“Semaglutide is a class of drugs originally designed to treat type 2 diabetes,” explained Dr. Benjamin F. Voight, associate professor of systems pharmacology and translational therapeutics and genetics at the University of Pennsylvania, not involved in the study.
“Previous work has suggested that the mechanism could include reduced appetite and food cravings, better control of eating, and lower relative preference for fatty, energy-dense foods,” he added.
“Liraglutide is a GLP-1 agonist and functions as an appetite suppressant. This is thought to be mediated through both peripheral and central nervous system pathways, by modulating different types of neurons important for controlling recognition of appetite satiety,” he noted.
Dr. Aleem Kanji, board-certified internist and endocrinologist at Ethos Endocrinology, Houston, TX, not involved in the study, told MNT that “[p]hentermine-topiramate ER (Qsymia) has mechanisms from each medication of the combination drug. Phentermine increases the release of norepinephrine in the brain resulting in appetite suppression.”
“Topiramate is believed to also result in appetite suppression through enhancement of GABA (gamma-aminobutyric acid) and other mechanisms in the brain,” he explained.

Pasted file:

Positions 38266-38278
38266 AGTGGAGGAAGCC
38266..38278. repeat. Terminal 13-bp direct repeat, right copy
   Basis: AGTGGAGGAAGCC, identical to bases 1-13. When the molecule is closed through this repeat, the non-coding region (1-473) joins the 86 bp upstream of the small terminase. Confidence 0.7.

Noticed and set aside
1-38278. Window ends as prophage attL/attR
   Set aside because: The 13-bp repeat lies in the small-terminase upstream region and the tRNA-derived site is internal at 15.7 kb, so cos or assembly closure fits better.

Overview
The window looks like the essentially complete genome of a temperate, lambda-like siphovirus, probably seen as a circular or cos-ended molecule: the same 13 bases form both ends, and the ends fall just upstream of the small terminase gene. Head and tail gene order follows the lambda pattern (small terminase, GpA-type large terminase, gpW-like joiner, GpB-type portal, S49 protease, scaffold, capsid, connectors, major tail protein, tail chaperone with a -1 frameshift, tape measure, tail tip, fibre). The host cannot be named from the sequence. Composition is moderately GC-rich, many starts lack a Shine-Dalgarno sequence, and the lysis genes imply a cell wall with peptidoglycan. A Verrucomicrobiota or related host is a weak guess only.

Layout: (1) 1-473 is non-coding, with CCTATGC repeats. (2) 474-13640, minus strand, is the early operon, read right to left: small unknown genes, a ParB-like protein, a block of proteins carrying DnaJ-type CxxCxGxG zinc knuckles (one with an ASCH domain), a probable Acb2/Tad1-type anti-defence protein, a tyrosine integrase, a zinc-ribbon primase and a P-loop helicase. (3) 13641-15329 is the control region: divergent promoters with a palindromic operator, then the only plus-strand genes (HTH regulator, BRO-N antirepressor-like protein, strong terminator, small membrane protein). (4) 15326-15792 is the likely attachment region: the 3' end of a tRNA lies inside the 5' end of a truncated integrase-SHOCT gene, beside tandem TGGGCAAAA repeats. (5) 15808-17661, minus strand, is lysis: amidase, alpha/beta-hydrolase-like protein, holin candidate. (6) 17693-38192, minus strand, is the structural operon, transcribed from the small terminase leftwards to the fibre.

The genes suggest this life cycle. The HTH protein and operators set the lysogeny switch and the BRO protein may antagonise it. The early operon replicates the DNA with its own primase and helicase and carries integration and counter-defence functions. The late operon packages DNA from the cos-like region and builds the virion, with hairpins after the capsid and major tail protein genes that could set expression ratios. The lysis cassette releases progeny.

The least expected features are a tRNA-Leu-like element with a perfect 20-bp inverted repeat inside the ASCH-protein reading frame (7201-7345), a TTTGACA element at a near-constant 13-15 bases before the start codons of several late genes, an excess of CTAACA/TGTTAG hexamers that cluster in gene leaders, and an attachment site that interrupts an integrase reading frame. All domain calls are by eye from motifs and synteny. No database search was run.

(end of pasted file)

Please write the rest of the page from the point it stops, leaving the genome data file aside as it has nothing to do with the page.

“Weight loss mechanisms of naltrexone-bupropion ER (Contrave) are thought to be decreased appetite through activation of the POMC [proopiomelanocortin] neurons and decreased food cravings through the mesolimbic dopamine pathway, known as the reward pathway,” noted Dr. Kanji.
When asked why some people with obesity may not respond to lifestyle changes alone, Dr. Lucas Carr, associate professor in the Department of Health and Human Physiology at the University of Iowa, not involved in the study, told MNT:
“Obesity is a complex disease with biological, genetic, environmental, and behavioral causes. Some individuals simply have a higher inherited risk of being obese due to their genetic makeup. Many individuals live an environment that contributes to their weight — e.g. toxic food environment, low access to resources.”
“There is a lot of variability in the quality of lifestyle weight loss interventions available. Some are based on sound scientific evidence, while others are not. In both cases, these are barriers that are mostly out of the individual’s control and not a case of low willpower, which is a common stereotype,” he added.
Dr. Jaime Almandoz, medical director at the Weight Wellness Program and Associate Professor of Internal Medicine at the University of Texas Southwestern Medical Center, not involved in the study, also told MNT that “[b]eyond this, when we lose weight, there are many biological changes that increase our risk for weight recurrence, called metabolic adaptation.”
“This can include changes in appetite, satiety, and energy expenditure, which promote the positive energy balance that drives weight gain,” he said.
Dr. McGowen explained how biological changes can increase the risk of weight recurrence. He said:
“Once a person is affected by overweight or obesity, the body has numerous intrinsic hormonal and neuroregulatory mechanisms designed to preserve that weight. When an individual diets and begins losing weight, there is an immediate compensatory increase in appetite and hunger driven by a rise in the hunger hormone, ghrelin. Similarly, the satiety hormone leptin decreases with weight loss, leading to less fullness when eating.”